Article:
For anyone who's taken a basic math or finance class that covered the principle of compounding interest, you know this lack of savings won't end well for the millennial generation.

Take this simple example as proof:

  • Susan saves $5k/year from age 25–35 (10 years)
  • Bill saves $5k/year from age 35–65 (30 years)
  • John saves $5k/year from age 25–65 (40 years)

Who saves the most by retirement? Well, that should be pretty easy, it's John.

But by how much?

He will have saved over two times as much as Bill and close to two times as much as Susan by age 65.

Even more remarkable is that Susan, who only saved for 10 years, will have out-saved Bill who tried to play "catch-up" with his savings for 30 years! (Business Insider)

Millennials aren't saving today and they aren't going to be able to play catch up later.

A Solution for millennials: Digit; an automatic savings app that analyzes your linked accounts and determines a safe amount to transfer between $5-$50 every few days to a savings account.

2. Millennials pay very high rents

It's an old Financial Adviser rule of thumb that you shouldn't pay more than 30% of your take-home pay for housing. For a millennial earning $60k/year pre-tax, this means that they should spend no more than $1,125/month in rent. But millennials aren't just ignoring this rule, they're destroying it.

In San Francisco, millennials are paying, on average, an absolutely unsustainable 79% of their salary for rent. In Los Angeles, it is 61%. In Boston, 56%. In Seattle, 51% (The Street). It's starting to become more clear exactly why millennials don't have any money to save.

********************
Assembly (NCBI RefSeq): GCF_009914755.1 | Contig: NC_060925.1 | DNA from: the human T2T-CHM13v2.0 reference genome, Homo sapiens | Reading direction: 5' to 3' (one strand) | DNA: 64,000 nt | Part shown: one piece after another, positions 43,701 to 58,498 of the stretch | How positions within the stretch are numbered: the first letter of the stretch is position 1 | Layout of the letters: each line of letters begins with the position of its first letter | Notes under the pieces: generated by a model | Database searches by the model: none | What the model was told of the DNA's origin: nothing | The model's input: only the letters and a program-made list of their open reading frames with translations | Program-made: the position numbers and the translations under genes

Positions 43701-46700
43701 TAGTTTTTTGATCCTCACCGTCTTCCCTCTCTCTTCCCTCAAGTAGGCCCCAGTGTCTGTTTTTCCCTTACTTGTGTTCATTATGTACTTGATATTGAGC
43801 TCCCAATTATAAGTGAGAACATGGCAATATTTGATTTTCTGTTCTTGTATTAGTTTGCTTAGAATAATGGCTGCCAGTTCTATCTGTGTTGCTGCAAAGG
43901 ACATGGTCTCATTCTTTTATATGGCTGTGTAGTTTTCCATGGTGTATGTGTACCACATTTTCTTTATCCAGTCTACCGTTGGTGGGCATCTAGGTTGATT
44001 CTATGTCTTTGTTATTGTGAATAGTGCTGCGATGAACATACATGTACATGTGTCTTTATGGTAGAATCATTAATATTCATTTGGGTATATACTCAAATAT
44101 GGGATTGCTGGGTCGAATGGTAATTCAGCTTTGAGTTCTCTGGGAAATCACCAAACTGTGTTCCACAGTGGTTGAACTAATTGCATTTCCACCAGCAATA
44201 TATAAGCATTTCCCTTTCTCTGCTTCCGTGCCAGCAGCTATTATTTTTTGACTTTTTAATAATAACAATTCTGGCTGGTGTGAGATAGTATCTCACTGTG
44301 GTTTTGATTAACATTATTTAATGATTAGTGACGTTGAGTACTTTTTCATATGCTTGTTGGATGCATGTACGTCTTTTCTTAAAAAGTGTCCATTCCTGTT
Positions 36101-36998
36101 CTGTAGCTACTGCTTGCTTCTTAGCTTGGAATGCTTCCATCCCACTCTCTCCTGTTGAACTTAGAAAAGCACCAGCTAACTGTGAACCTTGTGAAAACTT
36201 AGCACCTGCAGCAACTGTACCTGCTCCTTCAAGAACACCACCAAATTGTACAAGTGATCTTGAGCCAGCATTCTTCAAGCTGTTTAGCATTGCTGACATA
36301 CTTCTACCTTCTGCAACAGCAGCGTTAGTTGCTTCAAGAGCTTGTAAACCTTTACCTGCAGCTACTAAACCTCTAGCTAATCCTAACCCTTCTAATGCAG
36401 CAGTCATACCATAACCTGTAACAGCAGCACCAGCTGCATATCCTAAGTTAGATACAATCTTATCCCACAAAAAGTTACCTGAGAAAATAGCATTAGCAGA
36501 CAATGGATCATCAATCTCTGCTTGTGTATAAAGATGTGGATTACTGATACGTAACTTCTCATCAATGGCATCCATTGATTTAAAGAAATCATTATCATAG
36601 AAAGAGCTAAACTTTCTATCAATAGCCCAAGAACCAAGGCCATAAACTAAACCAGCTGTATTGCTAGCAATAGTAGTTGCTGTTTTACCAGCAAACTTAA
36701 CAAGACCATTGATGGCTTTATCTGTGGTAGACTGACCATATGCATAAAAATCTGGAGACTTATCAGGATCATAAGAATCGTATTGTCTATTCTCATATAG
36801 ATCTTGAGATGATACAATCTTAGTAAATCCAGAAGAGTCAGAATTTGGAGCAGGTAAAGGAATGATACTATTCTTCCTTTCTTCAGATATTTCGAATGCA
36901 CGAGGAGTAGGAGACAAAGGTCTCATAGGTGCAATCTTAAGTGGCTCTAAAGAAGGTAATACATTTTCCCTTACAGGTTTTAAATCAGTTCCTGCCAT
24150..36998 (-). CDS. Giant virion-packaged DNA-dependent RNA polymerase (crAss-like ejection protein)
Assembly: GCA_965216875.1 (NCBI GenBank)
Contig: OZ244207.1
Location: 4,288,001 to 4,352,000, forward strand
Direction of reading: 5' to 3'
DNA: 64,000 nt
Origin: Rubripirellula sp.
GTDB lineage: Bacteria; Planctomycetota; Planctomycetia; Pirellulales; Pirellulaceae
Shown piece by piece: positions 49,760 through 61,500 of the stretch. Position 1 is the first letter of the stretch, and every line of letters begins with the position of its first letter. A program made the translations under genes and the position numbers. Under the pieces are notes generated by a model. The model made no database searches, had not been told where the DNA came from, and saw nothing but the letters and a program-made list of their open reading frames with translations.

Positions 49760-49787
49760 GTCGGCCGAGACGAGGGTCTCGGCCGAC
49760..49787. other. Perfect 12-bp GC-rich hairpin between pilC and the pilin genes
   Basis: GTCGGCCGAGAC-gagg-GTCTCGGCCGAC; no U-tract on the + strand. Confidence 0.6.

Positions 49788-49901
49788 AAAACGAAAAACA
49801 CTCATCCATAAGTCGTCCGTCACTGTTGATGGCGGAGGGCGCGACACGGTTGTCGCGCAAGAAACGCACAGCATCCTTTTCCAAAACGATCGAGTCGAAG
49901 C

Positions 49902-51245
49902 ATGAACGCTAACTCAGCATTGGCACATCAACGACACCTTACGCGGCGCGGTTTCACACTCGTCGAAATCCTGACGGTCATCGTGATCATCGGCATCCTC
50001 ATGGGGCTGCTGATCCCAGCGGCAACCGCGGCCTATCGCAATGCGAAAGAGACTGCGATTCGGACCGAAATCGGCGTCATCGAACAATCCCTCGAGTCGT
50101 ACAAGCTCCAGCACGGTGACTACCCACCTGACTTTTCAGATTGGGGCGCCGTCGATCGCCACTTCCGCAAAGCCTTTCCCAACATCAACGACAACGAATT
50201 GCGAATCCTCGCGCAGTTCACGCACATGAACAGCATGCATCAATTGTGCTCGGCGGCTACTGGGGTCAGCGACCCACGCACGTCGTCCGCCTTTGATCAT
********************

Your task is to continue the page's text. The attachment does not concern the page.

A Solution for millennials: This one is old fashioned. Live with roommates! Either split a 1BR with a significant other or shack up with several roommates in a house. It's the only way to still live in a desirable area of the city (a big want for millennials), while not breaking the bank (at least too badly).

3. Millennials have almost no investments

As we mentioned in the #1 Financial Fail, savings are almost non-existent for my generation. If savings rates are bad for this generation than investing rates are [insert word for bad * infinity].

Nearly 4 in 5 millennials are not investing in the stock market (BusinessWire). While lack of money is a top barrier to investment (41%), there also appears to be a trust boundary, as a large portion of the millennial generation matured during the 2008–2009 financial crisis. Over 1/3 of millennials would actually trust an app with their money more than a traditional investment firm.

Why is this so scary?

Because as we mentioned before, the impact of not saving and not investing in the 25–35 age range can be devastating for retirement. Additionally, long-term investing is one of the only ways that you can grow your net worth consistently above the rate of inflation.

Two Solutions for millennials: Acorns and Robinhood.


Alex Mitchell is the Senior Product Manager, Head of Websites and Identity Products, at Vistaprint.

This piece originally appeared on Medium.